Cognitive and behavioral functioning in two neurogenetic disorders; how different are these aspects in Duchenne muscular dystrophy and Neurofibromatosis type 1?

Danique M.J. Hellebrekers*, Sandra A.M. van Abeelen, Coriene E. Catsman, Sander M.J. van Kuijk, Annick M. Laridon, Sylvia Klinkenberg, Jos G.M. Hendriksen, Johan S.H. Vles

*Corresponding author for this work

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The presence of neurocognitive and behavioral problems are common features in various neurogenetic disorders. In Duchenne muscular dystrophy (DMD), these problems have been linked to mutations along the dystrophin gene affecting different brain dystrophin isoforms. However, comparable cognitive and behavioral problems have been found in Neurofibromatosis type 1 (NF1). This study aims to assess disorder specific differences in cognition and behavior between DMD and NF1. Retrospective data of 38 male patients with DMD were aged-matched with data of 38 male patients with NF1. Patients of both groups underwent neurocognitive assessment for regular clinical care. Intellectual abilities, sequential and simultaneous processing, verbal memory and sustained attention were evaluated. In addition, parents and teachers completed behavioral questionnaires. Males with DMD exhibited low intellectual abilities and sequential processing problems, but these outcomes not significantly differed from males with NF1. Simultaneous processing, verbal memory and sustained attention outcomes were equal for both groups. Outcomes of questionnaires displayed higher rates of aggressive behavior (13.2%) in DMD, whereas in NF1 higher rates of problems with thinking (15.8%), withdrawn (10.5%) and social behavior (10.5%) were noticed. In the neurogenetic disorders DMD and NF1, on average overlapping cognitive and behavioral problems are noticed, suggesting that these are not only caused by gene mutations resulting in a lack of one specific protein.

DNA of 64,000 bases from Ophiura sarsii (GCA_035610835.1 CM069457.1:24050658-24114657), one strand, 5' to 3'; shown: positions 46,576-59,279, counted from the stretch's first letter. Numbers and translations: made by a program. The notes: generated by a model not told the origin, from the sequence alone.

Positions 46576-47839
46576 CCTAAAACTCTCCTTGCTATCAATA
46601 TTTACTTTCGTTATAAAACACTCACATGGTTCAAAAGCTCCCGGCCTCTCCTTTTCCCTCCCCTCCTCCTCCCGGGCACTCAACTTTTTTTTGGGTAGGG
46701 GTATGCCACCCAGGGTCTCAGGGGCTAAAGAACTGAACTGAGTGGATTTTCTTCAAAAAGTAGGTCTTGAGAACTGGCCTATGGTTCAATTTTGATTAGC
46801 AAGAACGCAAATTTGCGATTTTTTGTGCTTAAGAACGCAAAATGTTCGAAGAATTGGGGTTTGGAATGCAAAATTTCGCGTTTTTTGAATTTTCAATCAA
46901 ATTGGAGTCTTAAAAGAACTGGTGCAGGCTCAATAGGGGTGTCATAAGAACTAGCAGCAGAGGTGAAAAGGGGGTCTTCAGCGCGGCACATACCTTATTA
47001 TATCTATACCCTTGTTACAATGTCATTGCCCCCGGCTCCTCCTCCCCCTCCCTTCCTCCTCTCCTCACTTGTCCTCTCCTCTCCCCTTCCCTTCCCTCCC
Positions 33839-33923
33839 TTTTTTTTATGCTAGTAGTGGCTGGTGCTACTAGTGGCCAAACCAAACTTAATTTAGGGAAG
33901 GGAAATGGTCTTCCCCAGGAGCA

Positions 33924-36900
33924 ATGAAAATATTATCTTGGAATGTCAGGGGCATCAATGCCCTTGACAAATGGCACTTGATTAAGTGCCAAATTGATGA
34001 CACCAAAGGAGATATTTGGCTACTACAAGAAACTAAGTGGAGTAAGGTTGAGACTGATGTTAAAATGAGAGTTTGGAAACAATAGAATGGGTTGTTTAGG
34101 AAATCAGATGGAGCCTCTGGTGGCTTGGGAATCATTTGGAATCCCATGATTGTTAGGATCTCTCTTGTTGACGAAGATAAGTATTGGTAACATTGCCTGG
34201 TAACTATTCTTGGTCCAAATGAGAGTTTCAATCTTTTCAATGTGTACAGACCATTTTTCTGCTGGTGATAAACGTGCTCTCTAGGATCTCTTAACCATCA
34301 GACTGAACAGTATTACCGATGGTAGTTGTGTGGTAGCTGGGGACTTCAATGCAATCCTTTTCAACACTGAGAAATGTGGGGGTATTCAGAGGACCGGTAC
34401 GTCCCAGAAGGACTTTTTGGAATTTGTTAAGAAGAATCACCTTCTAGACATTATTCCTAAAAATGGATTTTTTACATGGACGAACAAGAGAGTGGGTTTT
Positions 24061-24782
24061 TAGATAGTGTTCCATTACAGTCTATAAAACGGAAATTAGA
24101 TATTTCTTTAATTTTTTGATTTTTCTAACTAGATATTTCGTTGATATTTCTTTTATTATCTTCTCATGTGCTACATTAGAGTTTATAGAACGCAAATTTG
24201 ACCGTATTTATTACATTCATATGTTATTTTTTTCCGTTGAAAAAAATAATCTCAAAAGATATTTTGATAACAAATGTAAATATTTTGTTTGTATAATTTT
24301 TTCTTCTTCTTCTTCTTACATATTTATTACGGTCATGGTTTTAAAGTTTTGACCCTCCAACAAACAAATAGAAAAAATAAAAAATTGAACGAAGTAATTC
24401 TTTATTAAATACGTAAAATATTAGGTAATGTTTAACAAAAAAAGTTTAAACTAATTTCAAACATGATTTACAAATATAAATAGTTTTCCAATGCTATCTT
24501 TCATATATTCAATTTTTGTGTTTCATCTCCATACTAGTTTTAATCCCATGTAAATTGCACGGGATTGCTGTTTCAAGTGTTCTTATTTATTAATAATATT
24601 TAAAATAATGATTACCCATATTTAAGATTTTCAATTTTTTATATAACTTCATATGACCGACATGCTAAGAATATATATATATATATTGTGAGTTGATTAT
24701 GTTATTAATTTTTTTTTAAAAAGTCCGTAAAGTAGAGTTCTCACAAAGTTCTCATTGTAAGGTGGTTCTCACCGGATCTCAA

Original languageEnglish
Article numbere0275803
JournalPLoS ONE
Issue number10 October
Publication statusPublished - Oct 2022

Bibliographical note

Funding Information:
Stichting Spieren voor Spieren, SvS15, Jos G.M. Hendriksen Duchenne Parent Project, Brain imaging and cognition in Duchenne muscular dystrophy-2010, Jos G.M. Hendriksen. All reimbursements were received by Kempenhaeghe, Heeze, the Netherlands. No personal financial benefits were received. The funders had no role in study design, data collection and analysis, decision to publish, or preparation of the manuscript. The authors would like to thank the following people: prof. dr. E. Legius for his personal comments on genetic information on NF1, dr. M. Sinnema for the genetic information on microdeletions of the included patients with NF1, the patients of the Centre for Neurological Learning Disabilities that give consent to use their clinical data for scientific research purposes, and Erasmus Medical Centre for the collaboration in Neurofibromatosis 1 clinical care and scientific purposes.

Publisher Copyright:
© 2022 Hellebrekers et al. This is an open access article distributed under the terms of the Creative Commons Attribution License, which permits unrestricted use, distribution, and reproduction in any medium, provided the original author and source are credited.


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